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Throughout human history, political leaders of all kinds have been killed for a variety of reasons. Sometimes they’re killed because of the threat to authority they represent to those in power, while in other cases they are murdered due to a controversial stance they have taken. In the most extreme cases, the killer is simply looking for fame or operating under the guise of insanity, with no real reason for his actions. Whatever the case may be, these murders can sometimes have a profound influence on a country, and at times on the world itself.
10. Benazir Bhutto – Former Prime Minister of Pakistan, 2007
While no longer a sitting head of state, Bhuto’s influence on Pakistani politics was considerable. A moderate voice in a country fraught with extremism, her death at the hands of Islamic militants may have single-handedly destroyed any chance the nation might have had for political stability and likely contributed to the general downward spiral the nation has experienced ever since.
9. Reinhard Heydrich – Senior Nazi Official, 1942
Every bit as ruthless and twice as smart as his protégé, Adolf Hitler, the man was being groomed to be the Fuhrer’s successor when he died; had he lived, who knows if he might not of eventually found the kahunas to oust an increasingly frail and delusional Hitler and take the reins of the Third Reich himself—a prospect that could have had profound implications for the allies.
8. Indira Gandhi- Indian Prime Minister, 1984
Indira Gandhi was the voice of modernization whose death resulted in a period of considerable political instability in India for several years afterwards. Though often considered a controversial figure in Indian politics, her influence and desire to bring India into the twentieth century cannot be underestimated, nor the damage done to those plans—at least in the short term—be denied.
7. John F. Kennedy – U.S. President, 1963
While his death had only a minor impact on the political course he had set for the country can never be denied how profoundly his death cast a pall over the American people that has, in some ways, remained to this day. But even more than that, his death resulted in the creation of the entire cottage industry of conspiracy theories, all of which have done much to stoke the fires of paranoia and cynicism that burn so strongly in this country.
6. Mahatma Gandhi – Indian political activist and spiritual leader, 1948
The voice of non-violence in an increasingly violent world, when the emaciated Indian holy man was gunned down on the streets of New Delhi by a university student turned activist, it was a tremendous blow not only to India, but to the entire world. His policies of compassion towards the poor and non-violent resistance served as a blueprint for peaceful change, while his ability to affect both Hindu and Muslim alike made peace—of a kind—possible in his war-torn nation.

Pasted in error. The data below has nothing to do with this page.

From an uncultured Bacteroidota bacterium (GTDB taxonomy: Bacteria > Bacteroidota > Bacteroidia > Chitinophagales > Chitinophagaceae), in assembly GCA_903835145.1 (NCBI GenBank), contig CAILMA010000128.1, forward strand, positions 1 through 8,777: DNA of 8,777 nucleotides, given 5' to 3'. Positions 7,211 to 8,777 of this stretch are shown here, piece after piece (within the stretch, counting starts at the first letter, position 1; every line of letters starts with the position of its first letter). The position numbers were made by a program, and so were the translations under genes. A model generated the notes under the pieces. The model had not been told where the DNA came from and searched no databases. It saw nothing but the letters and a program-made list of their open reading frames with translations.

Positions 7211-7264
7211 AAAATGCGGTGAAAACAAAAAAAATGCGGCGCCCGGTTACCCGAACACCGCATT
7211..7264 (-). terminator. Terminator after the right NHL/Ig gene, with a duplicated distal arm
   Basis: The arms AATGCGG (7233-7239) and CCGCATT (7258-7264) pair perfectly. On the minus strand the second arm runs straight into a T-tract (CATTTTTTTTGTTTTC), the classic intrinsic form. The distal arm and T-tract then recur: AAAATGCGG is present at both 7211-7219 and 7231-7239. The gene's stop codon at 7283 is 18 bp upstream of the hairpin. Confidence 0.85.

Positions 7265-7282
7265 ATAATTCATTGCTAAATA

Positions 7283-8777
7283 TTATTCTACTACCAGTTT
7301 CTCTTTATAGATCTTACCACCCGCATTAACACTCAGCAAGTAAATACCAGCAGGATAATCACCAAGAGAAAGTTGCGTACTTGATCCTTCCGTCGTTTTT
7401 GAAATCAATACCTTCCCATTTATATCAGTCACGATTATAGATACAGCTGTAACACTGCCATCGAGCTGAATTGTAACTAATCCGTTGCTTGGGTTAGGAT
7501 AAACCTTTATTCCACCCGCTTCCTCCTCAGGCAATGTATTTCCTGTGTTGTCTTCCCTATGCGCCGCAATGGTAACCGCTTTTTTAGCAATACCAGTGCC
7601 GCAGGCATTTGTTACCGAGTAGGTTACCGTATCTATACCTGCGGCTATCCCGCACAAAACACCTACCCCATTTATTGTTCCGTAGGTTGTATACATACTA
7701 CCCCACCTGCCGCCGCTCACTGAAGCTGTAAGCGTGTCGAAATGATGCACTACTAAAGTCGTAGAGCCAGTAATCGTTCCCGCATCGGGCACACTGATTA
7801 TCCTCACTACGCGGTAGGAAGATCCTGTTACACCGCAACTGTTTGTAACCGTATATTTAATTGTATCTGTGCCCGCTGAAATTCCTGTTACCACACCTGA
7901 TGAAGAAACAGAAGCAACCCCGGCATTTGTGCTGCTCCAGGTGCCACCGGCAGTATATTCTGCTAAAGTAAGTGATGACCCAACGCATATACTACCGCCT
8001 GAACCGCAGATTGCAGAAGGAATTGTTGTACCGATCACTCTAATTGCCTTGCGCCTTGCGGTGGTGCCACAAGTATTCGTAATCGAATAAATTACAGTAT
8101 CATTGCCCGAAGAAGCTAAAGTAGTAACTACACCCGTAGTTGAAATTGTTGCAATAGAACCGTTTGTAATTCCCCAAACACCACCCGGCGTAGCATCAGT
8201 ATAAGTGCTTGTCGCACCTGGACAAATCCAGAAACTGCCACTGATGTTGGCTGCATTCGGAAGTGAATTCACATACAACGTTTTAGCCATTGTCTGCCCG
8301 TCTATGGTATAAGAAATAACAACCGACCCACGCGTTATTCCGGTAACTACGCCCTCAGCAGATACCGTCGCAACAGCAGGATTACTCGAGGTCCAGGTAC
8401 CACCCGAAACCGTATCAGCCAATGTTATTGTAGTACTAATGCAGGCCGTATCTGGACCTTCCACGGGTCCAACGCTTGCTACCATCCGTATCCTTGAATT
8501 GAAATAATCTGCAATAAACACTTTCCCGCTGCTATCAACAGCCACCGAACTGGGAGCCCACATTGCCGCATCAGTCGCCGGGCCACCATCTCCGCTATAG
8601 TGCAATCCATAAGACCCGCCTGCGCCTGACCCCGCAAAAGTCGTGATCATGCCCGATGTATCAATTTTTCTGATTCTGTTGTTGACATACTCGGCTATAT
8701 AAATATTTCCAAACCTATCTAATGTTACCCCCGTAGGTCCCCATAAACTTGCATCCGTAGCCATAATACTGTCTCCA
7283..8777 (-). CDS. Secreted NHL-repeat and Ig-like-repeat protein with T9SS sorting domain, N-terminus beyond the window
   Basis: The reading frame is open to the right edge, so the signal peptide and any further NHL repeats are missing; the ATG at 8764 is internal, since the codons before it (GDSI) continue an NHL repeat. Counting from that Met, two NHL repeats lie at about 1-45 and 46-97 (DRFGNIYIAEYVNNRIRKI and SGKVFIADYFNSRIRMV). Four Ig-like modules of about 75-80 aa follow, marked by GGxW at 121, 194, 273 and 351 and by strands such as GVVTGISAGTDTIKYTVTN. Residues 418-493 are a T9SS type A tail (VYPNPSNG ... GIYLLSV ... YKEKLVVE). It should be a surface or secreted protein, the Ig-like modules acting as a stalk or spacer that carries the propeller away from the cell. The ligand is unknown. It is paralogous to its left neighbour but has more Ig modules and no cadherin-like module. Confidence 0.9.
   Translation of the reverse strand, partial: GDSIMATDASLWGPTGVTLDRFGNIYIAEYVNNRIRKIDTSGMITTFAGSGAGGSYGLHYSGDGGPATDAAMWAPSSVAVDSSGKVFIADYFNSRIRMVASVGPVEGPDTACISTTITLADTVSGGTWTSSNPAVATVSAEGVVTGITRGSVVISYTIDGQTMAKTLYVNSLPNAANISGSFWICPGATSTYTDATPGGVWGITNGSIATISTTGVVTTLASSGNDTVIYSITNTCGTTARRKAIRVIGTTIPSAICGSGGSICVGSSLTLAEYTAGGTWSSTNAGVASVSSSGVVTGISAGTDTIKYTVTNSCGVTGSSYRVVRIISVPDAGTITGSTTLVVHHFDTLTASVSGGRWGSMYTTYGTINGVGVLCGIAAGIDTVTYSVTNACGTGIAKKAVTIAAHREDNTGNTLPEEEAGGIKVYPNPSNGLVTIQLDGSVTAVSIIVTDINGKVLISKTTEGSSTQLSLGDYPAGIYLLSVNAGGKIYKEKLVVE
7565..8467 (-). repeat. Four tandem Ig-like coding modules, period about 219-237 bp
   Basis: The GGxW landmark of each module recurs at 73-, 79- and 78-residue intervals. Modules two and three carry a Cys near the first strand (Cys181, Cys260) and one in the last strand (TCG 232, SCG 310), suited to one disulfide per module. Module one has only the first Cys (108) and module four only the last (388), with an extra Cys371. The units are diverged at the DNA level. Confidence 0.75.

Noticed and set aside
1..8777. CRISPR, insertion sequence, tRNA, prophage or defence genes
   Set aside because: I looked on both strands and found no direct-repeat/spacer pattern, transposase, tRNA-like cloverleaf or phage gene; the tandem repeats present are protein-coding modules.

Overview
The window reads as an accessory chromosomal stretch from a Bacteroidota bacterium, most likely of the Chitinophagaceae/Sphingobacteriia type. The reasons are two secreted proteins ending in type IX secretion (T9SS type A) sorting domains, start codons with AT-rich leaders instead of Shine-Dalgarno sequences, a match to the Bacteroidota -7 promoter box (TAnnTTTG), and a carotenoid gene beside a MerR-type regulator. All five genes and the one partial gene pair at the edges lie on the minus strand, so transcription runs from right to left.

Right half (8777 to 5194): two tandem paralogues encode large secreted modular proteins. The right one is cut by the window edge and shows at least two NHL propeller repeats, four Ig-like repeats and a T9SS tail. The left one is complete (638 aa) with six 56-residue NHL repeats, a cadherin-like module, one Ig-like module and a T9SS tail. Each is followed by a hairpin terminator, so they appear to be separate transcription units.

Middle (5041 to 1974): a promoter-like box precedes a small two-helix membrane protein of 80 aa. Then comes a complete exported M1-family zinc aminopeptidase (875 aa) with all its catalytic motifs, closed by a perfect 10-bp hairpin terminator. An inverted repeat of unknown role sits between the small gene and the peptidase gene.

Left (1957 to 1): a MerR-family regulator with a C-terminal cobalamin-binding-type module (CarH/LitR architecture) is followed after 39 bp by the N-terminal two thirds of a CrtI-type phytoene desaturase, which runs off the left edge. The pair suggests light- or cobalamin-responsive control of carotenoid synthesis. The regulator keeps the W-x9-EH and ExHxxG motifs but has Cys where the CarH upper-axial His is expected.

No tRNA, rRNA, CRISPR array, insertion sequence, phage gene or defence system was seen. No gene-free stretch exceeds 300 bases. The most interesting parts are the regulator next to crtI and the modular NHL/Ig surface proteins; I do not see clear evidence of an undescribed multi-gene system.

5. Julius Caesar – Emperor of Rome, 44BCE
The murder of Rome’s greatest general and first emperor at the hands of his own senators set the Roman Empire on a course that was to set her on the path of centuries of turmoil and treachery. What Rome might have looked like had he stayed in power is unknown, of course, but it’s likely the transition of power in the future would have been a far less messy affair.
4. Martin Luther King, Jr. – Civil Rights Activist, 1968
While it’s impossible to know how things would have gone for the black community in the late sixties and early seventies had King not been silenced by an assassin, the loss of their chief spokesman was unquestionably a huge blow to the entire civil rights movement.
3. Alexander II – Tsar of Russia, 1881
His death at the hands of terrorists in March of 1881 changed the course of Russia for the bad. Something of an enlightened monarch and a reformer, he was on the verge of creating a parliament in Russia at the time of his death, which likely would have led to the countries’ eventual democratization. Instead, his successors decided to take a more heavy handed approach, resulting in thirty more years of oppressive and corrupt leadership and sowing the seeds for the 1917 revolution that would introduce Communism to the world, the effects of which we are still feeling today.
2. Abraham Lincoln – U.S. President, 1865
No assassination has had as great an impact on a country than did that of the sixteenth president of the United States. His death was disastrous to the south as well, who would have fared much better under Lincoln’s conciliatory hand in the aftermath of the Civil War than it did under Andrew Johnson and subsequent administrations. In fact, it could be said that because of Booth’s treachery likely contributed greatly to the oppression of blacks in the south.
1. Archduke Franz Ferdinand – Heir Apparent to Austro-Hungarian Throne, 1914
The death of the Archduke and his wife as they rode in an open car through the streets of Sarajevo had immediate and profound repercussions. The problem was that the assassin was part of a group that had ties to the Serbian military itself; as such, in a world-class case of overreaction, Austro-Hungary held the Serbian government complicit in the murder and set in motion the wheels of war which would, in turn, start a chain of events that would, over the course a just a few weeks, not only bring the two countries to blows, but would drag the entire continent into the fray with it. The result? World War One—arguably one of the bloodiest and most futile conflicts in history. (Final death toll: 15 million.)
Original Posted in Toptenz.